When we file your Chapter 13 plan, the Clerk of Bankruptcy Court will mail out a notice to you that contains important information about your case.  Specifically this notice will contain:

  • your case number
  • the name of your Bankruptcy Judge and the address of his/her courtroom
  • the name and address of your Chapter 13 trustee
  • the date, time and place of your Section 341 meeting of creditors
  • the date, time and place of the “confirmation” hearing of your case
  • deadlines for creditors to file claims

Your confirmation hearing date represents the date that your case is scheduled to be either approved or rejected by the judge.  In the Northern District of Georgia, Chapter 13 plan confirmation hearings are generally scheduled about 60 to 80 days after your case is filed.  Your confirmation hearing date is not set in stone – Chapter 13 trustees routinely reset confirmation hearings to allow you and your attorney to fix problems.

Prior to confirmation, your case is in a kind of probationary status.  The automatic stay of bankruptcy protects you but your case is at risk for dismissal if it is not confirmed (i.e., approved) by the judge.

Will I Have to Attend my Confirmation Hearing?

It is very unlikely that you will actually attend your confirmation hearing.  Most issues that the trustee may have with your case will likely be worked out prior to the actual confirmation hearing and neither you nor your lawyer will need to attend.   If you do have to attend confirmation, be prepared to wait.  Since the clerk of court and the judges anticipate that most pre-confirmation issues will be resolved, court calendars can run 5o to 100 pages, covering 300 or more cases.  The clerk may need an hour to call out the calendar to ask for the status of cases.   While I have attended and argued confirmation issues in the past, I make every effort to resolve pre-confirmation issues to avoid the need for you or me to sit through one of these massive calendars.

What Types of Issues Might Prevent my Case from Being Confirmed?

There are many possible objections to confirmation that could be filed by your trustee or by a creditor, but the most common objections have to do with funding and with the length of your plan.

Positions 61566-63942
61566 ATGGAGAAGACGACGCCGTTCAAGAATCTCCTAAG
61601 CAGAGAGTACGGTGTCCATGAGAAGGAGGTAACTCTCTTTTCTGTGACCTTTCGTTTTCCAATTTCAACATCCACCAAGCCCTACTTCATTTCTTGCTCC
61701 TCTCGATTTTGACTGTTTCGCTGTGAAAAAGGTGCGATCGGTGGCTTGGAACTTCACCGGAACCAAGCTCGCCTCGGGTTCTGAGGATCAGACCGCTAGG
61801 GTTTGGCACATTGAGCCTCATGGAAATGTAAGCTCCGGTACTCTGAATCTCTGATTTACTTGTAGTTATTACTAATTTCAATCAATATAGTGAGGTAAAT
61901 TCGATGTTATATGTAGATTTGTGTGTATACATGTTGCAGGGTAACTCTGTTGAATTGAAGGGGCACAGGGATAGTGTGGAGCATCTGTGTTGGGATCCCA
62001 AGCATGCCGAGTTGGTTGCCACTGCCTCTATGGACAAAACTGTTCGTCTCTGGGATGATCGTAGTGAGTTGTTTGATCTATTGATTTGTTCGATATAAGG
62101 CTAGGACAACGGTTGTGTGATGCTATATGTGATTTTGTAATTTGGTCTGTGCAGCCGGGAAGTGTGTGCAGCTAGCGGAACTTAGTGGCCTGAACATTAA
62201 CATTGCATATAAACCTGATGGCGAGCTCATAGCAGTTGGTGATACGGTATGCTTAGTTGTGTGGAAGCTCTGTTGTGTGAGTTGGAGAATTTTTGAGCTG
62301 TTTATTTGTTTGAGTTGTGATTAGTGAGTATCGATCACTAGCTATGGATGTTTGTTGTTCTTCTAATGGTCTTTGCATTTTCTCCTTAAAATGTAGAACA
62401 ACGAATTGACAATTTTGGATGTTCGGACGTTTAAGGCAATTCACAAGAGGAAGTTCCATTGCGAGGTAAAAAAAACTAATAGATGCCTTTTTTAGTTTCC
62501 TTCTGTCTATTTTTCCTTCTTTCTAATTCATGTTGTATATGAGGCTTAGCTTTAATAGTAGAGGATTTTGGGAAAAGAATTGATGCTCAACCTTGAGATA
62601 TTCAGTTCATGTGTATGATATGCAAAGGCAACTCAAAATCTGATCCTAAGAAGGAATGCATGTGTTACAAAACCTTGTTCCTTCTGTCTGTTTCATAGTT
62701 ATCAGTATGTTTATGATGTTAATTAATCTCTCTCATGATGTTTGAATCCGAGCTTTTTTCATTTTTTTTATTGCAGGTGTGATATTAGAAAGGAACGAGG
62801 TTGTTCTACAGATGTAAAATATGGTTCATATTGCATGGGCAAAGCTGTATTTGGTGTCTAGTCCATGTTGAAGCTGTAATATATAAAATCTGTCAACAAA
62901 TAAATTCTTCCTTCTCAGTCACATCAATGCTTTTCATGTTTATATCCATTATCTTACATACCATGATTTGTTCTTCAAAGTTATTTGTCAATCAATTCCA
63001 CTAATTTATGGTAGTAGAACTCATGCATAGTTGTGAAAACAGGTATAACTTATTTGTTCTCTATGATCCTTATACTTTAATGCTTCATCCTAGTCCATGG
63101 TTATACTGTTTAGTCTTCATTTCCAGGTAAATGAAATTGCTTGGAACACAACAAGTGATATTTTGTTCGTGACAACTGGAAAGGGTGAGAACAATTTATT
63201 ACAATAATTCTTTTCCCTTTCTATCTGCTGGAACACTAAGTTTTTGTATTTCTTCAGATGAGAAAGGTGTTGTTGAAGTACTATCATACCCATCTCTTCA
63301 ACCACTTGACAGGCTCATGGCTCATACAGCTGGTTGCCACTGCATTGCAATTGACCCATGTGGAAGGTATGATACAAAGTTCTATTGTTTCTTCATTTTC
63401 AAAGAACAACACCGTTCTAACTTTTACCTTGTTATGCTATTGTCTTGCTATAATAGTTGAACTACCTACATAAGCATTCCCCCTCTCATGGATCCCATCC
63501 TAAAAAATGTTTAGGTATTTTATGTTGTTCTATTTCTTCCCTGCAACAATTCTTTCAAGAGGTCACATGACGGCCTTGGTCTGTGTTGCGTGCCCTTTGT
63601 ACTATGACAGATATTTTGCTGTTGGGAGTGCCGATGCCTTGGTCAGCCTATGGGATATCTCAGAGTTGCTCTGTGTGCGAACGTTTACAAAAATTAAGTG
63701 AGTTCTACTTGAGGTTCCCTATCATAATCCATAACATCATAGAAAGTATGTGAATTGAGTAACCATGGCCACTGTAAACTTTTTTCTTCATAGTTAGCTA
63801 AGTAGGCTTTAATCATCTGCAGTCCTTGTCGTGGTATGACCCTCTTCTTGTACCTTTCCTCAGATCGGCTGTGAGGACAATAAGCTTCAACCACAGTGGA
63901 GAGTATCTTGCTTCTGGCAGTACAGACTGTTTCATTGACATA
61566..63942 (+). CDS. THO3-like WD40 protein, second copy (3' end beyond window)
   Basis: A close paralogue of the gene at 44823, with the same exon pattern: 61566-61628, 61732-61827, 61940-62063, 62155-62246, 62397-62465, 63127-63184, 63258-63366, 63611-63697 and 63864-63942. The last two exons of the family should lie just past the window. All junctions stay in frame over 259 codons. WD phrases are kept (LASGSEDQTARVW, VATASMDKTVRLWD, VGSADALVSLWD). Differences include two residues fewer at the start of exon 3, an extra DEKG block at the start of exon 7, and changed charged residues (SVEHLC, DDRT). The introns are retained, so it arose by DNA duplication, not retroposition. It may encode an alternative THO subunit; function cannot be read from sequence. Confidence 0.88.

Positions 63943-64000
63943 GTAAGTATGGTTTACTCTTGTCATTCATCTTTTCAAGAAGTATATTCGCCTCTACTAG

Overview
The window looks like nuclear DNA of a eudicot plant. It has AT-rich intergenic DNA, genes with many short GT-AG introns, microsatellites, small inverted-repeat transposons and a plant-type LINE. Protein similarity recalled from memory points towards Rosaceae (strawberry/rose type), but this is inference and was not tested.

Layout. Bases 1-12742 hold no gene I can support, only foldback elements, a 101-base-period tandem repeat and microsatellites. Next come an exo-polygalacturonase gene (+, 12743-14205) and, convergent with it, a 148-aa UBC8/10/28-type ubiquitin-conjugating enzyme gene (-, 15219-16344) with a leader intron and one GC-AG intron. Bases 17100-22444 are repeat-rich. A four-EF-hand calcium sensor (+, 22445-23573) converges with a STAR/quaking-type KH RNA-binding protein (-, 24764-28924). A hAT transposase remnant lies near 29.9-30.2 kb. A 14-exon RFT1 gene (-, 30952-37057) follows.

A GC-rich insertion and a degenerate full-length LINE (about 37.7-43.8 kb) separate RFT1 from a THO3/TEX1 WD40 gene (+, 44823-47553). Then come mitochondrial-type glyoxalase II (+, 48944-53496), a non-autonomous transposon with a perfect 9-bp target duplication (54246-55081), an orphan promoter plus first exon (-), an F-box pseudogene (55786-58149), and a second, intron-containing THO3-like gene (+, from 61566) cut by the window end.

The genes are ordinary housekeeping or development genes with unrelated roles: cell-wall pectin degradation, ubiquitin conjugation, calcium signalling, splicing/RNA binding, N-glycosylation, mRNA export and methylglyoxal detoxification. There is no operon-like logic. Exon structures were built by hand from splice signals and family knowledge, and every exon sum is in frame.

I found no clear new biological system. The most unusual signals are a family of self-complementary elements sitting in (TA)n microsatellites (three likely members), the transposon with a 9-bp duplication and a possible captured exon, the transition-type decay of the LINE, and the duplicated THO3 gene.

A funding objection means that your case does not have enough money paid in to the trustee’s office.   In the Northern District of Georgia, every Chapter 13 case must be funded by payroll deduction.  When your case is filed, the clerk of court sends an order to your employer directing the payroll person there to withhold a designated amount of money each paycheck and to send these funds in to the trustee.  Sometimes payroll offices mess up.  Sometimes they are late in starting the withholding.  Sometimes they fail to send funds in timely.

The judge expects that you as the Chapter 13 debtor, will find a way to make sure that your case is funded.  For example, if you do not see a payroll deduction on your first post-bankruptcy paycheck, you need to send the funds in directly to the trustee until your employer starts withholding money.

Please remember that your obligation to fund your case begins immediately.

A “terms” objection is another common problem.  This objection means that your case will require more than 60 months (5 years) before it pays out.  Chapter 13 bankruptcy law requires all Chapter 13 cases to conclude within 60 months so a plan that runs longer cannot be approved.

Why might your plan extend beyond 60 months?  Usually cases run long because creditor claims come in higher than expected.  For example, if we estimate that your car lender will file a claim for $12,500, and they file for $15,000, that extra $2,500 has be fit within your plan.  Terms problems are usually cured by increasing the plan payment.

There are a variety of other objections that might be made in your case.  Sometimes the trustee will object to your budget by claiming that you are allocating too much or too little to certain budget categories.   In other instances, your particular trustee may want certain language in your plan.   Most objections are technical in nature and will not require you to do anything, but will require me to file an amended plan.  I ask my clients to call me up on receipt of any objection to confirmation to discuss.

About 

Jonathan Ginsberg represents honest, hardworking men and women in the Atlanta area who need bankruptcy protection. Call him at 770-393-4985 for a confidential discussion.

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